I’ve got a bit of a flu this week, so I apologize if my posts have been less frequent. I’ve been sleeping instead of reading, which is a true tragedy.
I did get to read this, which is the conclusion to a rather nice BL series. On one hand, I felt it drug things out a little long, but that may be because it waited so long to address what appeared to be a car crash at the end of last volume. It makes up for this by filling in a story about Ritsuro getting drawn into Ken and Kazuyoshi’s old lifestyle. Some thugs that were after Kazuyoshi actually pick up Ritsuro to get to him, and when they find out Ritsuro is the one who Ken straightened up for, they basically rape him. In the aftermath, Ritsuro’s parents find out about his and Ken’s relationship, and his father doesn’t take it well.
Meanwhile, Ken and his stepdad have a minor crisis on thier hands in India, which only gets worse when Ken’s dad loses one of the things most important to him. Ritsuro gets a call from Ken’s mom about Ken and his dad being lost somewhere, and she goes to India to track them down.
Of course the two meet up once again before the end of the story. It felt pretty great, but it drove me crazy that they were both willing to be apart and were rather amiable about it. Not so much because of Ken’s whole family situation, which is understandable, but because of his career. It ends on a slightly better note, though.
There’s a short story at the end about Kazuyoshi and Ken meeting and how Ken first got into selling himself. It’s interesting, and it was interesting to see that side of Ken again after watching all the effort it took him to straighten his life out and find what it was he wanted to do.
It was an easy series to read and like since I liked all the characters. The relationships are sincere and the drama intense, which is about all you can ask in a series like this. It was written quite a bit better than most romance stories, but I wouldn’t call it among the best. It is a good read, though, and someone looking for a great BL story wouldn’t do badly reading this one.
I only bought the first 3 volumes of this in an uncharacteristic fit of restraint, and for once I actually wound up wishing for the other two volumes. Luckily I found volume 4 at Borders the other day, but it looks like I may have to wait a bit longer to lay my hands on the last volume.
I was a little disappointed that things just seemed to go around in a circle here. I shouldn’t be, because it’s a drama-tastic circle, and really, a lot happens. Things get pretty hot and heavy between Ritsuro and Kazuyoshi, and Ken seems rather… detached from it all. The undertones between him and his step-dad have been toned way down, so it’s easier for me to take his leaving Ritsuro for India as a quest to better himself.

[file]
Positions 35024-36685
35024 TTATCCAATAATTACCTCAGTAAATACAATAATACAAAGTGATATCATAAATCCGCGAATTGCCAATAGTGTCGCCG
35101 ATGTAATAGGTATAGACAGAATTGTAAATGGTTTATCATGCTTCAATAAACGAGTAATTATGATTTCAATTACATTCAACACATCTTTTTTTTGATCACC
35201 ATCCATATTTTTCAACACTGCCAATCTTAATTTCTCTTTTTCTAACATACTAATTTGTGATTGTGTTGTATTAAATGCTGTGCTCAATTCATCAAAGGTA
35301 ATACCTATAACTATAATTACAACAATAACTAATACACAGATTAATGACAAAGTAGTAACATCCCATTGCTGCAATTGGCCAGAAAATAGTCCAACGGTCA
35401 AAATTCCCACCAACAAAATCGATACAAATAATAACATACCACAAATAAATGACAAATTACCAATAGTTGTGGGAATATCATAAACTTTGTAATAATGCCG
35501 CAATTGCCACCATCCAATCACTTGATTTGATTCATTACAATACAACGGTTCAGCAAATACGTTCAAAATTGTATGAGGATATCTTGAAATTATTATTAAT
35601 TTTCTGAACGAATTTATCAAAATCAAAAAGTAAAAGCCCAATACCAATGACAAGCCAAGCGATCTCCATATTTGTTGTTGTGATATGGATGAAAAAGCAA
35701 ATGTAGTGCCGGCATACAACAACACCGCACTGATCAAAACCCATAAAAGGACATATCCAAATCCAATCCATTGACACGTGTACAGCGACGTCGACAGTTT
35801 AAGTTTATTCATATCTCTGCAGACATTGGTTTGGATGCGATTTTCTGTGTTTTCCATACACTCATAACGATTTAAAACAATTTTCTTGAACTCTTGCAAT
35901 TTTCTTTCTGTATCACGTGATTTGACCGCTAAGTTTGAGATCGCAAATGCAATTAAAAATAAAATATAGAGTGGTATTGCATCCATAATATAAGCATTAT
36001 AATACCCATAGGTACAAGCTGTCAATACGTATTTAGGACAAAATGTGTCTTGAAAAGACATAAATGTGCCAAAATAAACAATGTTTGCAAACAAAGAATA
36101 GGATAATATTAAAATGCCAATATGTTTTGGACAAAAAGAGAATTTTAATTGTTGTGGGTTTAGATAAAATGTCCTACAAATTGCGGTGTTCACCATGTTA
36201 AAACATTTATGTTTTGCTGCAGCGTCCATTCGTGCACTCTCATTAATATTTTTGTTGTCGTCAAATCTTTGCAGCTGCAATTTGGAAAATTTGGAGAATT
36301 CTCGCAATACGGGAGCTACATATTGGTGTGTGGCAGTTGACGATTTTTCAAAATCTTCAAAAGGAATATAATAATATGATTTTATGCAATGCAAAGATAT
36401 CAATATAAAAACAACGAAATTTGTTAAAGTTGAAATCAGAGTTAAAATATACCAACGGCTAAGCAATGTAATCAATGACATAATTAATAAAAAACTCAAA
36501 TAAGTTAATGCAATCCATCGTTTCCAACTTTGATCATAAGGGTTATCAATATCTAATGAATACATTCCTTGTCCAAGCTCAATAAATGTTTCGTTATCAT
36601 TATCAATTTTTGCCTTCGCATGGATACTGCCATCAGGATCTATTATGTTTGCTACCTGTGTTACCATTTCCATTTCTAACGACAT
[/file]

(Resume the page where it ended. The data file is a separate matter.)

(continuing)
It’s kind of weird, because I thought Ken was leaving right away, but apparently he sticks around for awhile, then suddenly bails on Ritsuro when he finds out that he and Kazuyoshi have hooked up. There’s a big dramatic scene between the three boys at the airport, and Ritsuro has to decide who he loves best and how much it means for said person to be with him. Et cetera. I’m downplaying it a bit, and it has been done better elsewhere… but man, that’s some good melodrama if that’s your thing.
The last third or so of the volume is Moeko trying to make Ritsuro feel better, and Ritsuro trying to make other people feel better and failing horribly. That part kind of made me laugh.
There’s a bit of a cliffhanger at the end, I… think it’s a car-crash-are-the-characters-dead situation, but it could just be that the characters have stopped to investigate a car crash. I’m not sure. I’m looking forward to the ending anyway.
Things got weird here. The main couple is still really into each other, but there were plot complications that I would not have ever imagined in my wildest dreams. I’m not sure if I like them because they’re good or I like them because they’re so far outside the realm of possibility that I’m entertained by it. Either way, it’s quite compelling.
Ken goes with his mother to Singapore, and there’s a brief and intense fight when his mother realizes that Ken and Ritsuro are romantically involved. Ken wrecks a car in anger, and is saved by his new stepfather. The stepfather is quite a bit younger than his mother. The stepfather is also quite gay, apparently, so I’m not sure what he’s doing with Ken’s mother. I’m not sure the two are even shown affectionately addressing each other.
Ken starts to hero-worship his stepfather, who is a rather glamorous photographer who hops from country to country. Ken decides that this is exactly the direction he needs in his life, and makes a decision to learn the trade from his stepfather. Now, Ken doesn’t seem to have any romance in mind when it comes to the very young stepfather, but the stepfather is kind of forward with Ken. Forward enough that Ritsuro notices and is jealous. Very jealous. And angry.
Don’t worry though, because Ritsuro is now totally obsessed with Ken’s friend, to the point that he’s all he can think about, even in the middle of sex with Ken. I’m worried about where this will go, because I actually like Ritsuro and Ken as a couple a lot, and it would break my heart to see them split, especially since the guy in question is kind of a jerk.